Millions around the globe have made a sudden transition to remote work amid the Covid-19 pandemic. Not surprisingly, this has some employers concerned about maintaining employee productivity. But what they really should be concerned about in this unprecedented situation is a longer-term risk: employee burnout.
The risk is substantial. The lines between work and non-work are blurring in new and unusual ways, and many employees who are working remotely for the first time are likely to struggle to preserve healthy boundaries between their professional and personal lives. To signal their loyalty, devotion, and productivity, they may feel they have to work all the time.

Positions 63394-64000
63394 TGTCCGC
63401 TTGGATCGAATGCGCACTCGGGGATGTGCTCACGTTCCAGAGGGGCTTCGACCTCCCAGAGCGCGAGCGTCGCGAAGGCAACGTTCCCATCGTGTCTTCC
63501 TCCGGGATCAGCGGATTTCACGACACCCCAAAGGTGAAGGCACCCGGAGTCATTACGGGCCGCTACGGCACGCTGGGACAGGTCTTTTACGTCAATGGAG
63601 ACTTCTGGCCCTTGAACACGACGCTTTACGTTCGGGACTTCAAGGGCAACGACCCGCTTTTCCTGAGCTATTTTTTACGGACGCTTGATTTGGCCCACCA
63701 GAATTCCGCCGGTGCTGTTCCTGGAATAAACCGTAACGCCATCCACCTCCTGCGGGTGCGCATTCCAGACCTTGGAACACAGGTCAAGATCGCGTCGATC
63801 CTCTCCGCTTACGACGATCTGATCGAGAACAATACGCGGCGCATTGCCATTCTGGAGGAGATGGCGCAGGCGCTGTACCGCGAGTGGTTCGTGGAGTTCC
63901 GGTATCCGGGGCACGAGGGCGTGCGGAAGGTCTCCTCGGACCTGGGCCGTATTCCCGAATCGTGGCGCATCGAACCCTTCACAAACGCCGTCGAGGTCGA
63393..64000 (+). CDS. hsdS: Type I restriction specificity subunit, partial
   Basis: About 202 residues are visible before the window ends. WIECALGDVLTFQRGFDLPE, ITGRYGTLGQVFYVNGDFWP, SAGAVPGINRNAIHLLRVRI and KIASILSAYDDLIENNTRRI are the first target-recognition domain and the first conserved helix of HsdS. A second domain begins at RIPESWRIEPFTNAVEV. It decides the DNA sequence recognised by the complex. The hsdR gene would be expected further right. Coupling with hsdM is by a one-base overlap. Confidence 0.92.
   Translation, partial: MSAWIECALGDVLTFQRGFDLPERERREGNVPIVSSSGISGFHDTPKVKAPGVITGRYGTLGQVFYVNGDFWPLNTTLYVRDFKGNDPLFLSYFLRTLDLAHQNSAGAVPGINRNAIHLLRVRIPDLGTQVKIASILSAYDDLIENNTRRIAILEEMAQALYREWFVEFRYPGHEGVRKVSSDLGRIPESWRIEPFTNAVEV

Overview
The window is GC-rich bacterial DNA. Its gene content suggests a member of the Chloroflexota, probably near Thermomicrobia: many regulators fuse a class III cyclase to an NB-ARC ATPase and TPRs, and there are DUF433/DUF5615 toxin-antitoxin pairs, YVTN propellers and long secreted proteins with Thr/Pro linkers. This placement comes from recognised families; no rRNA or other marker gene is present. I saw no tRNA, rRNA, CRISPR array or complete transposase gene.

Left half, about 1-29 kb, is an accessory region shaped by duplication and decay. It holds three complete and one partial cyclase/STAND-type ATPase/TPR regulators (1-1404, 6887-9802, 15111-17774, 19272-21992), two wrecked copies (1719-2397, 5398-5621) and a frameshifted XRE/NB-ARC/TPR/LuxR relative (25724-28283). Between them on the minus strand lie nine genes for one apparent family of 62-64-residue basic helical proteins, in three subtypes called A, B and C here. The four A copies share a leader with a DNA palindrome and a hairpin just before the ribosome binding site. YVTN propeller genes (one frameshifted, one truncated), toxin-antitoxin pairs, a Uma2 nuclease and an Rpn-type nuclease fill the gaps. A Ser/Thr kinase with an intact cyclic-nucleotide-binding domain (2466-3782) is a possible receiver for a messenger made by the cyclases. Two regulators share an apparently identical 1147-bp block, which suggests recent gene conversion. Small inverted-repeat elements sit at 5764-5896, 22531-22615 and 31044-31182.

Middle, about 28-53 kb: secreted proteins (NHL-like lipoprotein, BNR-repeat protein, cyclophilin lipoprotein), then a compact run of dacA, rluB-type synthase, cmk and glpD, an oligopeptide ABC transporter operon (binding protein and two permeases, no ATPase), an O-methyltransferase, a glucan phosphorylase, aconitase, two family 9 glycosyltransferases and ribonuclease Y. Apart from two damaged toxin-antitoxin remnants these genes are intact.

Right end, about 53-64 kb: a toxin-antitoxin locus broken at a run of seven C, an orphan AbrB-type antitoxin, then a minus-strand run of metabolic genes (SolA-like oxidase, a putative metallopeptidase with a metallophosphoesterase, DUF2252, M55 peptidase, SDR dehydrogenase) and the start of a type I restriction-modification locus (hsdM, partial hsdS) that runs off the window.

Lots of research suggests that drawing lines between professional and personal lives is crucial, especially for mental health. So how can employees continue to compartmentalize their work and non-work lives, given the extraordinary situation that so many of us are in today?
Based on research and wider academic literature, here are some recommendations
From Harvard Business Review
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